The leopard (Panthera pardus) is the most succesful and widespread of all big cats. It is highly versatile, an opportunist, and a master of camouflage. A male is generally 50% larger than a female and can reach weights above 90 kg (198 lb) and a shoulder height of 80 cm (31 in). The coat varies from light yellow to tawny and is covered with small black rosettes and spots. Some leopards are totally black, and often referred to as black panthers. This color variation is called melanism and happens due to a change in the genes. Black leopards are generally found in higher altitudes (East Africa) or thick rain forests (Asia). Leopards are found in various habitats throughout Africa, the Middle East, across Asia all the way to the Russian Far East.
Leopards are nocturnal, solitary, and spend most of their time active at night. They are extremely elusive and secretive which makes them very hard to find and research, and a sighting is quite often pure luck. This combined with their feeding habits have made them highly adaptable and made it possible for leopards to settle in almost any kind of habitat. They only seem to avoid true deserts and altitudes above tree-level. Leopards can also do quite well close to humans if left alone.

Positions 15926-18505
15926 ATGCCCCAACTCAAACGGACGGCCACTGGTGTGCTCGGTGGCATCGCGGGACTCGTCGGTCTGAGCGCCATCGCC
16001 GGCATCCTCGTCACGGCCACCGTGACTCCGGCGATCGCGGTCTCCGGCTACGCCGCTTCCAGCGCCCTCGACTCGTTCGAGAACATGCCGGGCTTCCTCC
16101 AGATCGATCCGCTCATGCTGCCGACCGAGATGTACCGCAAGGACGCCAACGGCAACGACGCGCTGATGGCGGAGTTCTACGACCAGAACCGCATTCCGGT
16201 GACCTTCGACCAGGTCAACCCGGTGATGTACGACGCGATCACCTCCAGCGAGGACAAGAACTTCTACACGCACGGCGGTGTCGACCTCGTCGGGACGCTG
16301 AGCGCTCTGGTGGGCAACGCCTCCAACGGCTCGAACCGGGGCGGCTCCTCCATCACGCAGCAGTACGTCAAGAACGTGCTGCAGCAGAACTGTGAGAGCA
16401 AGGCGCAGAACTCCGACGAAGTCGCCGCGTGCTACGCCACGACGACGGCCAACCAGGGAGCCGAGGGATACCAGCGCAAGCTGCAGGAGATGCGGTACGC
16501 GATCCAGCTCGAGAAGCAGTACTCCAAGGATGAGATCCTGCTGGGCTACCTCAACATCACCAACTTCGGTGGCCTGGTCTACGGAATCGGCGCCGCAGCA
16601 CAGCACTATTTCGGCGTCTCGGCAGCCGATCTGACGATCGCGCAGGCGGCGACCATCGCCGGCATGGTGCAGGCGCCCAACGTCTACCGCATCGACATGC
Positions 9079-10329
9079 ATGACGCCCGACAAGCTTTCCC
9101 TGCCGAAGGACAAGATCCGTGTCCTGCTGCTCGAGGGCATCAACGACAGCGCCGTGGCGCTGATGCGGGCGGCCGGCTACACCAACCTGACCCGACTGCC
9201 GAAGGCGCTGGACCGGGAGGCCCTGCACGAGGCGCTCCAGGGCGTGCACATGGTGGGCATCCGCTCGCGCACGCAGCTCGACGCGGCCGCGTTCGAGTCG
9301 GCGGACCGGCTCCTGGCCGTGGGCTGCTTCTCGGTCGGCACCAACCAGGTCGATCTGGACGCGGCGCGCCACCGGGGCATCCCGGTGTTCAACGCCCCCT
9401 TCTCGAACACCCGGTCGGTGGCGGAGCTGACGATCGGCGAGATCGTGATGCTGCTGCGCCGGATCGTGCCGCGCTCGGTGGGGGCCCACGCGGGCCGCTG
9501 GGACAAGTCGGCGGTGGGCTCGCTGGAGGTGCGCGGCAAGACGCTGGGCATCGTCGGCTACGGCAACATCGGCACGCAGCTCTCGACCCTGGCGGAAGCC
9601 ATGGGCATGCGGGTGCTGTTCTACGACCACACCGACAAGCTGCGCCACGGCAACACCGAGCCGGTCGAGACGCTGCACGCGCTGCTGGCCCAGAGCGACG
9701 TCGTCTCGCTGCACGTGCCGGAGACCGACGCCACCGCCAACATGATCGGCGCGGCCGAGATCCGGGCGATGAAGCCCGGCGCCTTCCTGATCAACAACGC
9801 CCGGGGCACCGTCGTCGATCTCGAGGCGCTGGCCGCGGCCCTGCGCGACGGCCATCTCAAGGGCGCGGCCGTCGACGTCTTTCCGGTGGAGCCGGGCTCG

During the day leopards often hide in thick vegetation or relax on sturdy tree branches, preferably in the shade. In some areas where they do not feel sufficiently safe from humans, such as unprotected areas and areas where they have a negative history with people, they are seldom seen in trees as branches are often too exposed. In such areas they often hide throughout the day, and humans living close by might not even know it is there. In large, old and remote protected areas, such as Kruger National Park, the main threats are lions and hyenas, and the high branches gives them sufficient protection. This is why leopards are more visible in some areas compared to others.
Leopards are extremely powerful and can carry large prey the size of giraffe calves up trees. Leopards are not choosy in their diet and have been known to feed on everything from insects up to adult elands, the world’s largest antelope. They are also known to scavenge on rotting flesh. Leopards often hide their prey in trees or in thick bush to avoid other predators, such as hyenas and lions.
Here’s a male from Thanda Private Game Reserve. See how he tries to catch a nightjar at the end. Typical opportunist behavior.
Leopards are highly intelligent cats, as can be seen in their hunting strategies. When hunting in daytime hours, typically early morning and late evening, it hunts purely by ambushing, sometimes doing short chases if needed. With speeds reaching 58 km/h (36 mph) it cannot outrun most of its prey, like the cheetah, and therefore have to rely on a stealthier approach. In daytime a leopard usually ambushes from thick bush, behind cover, or from branches in trees. It will also sneak up on prey, but will have to get very close to be successful.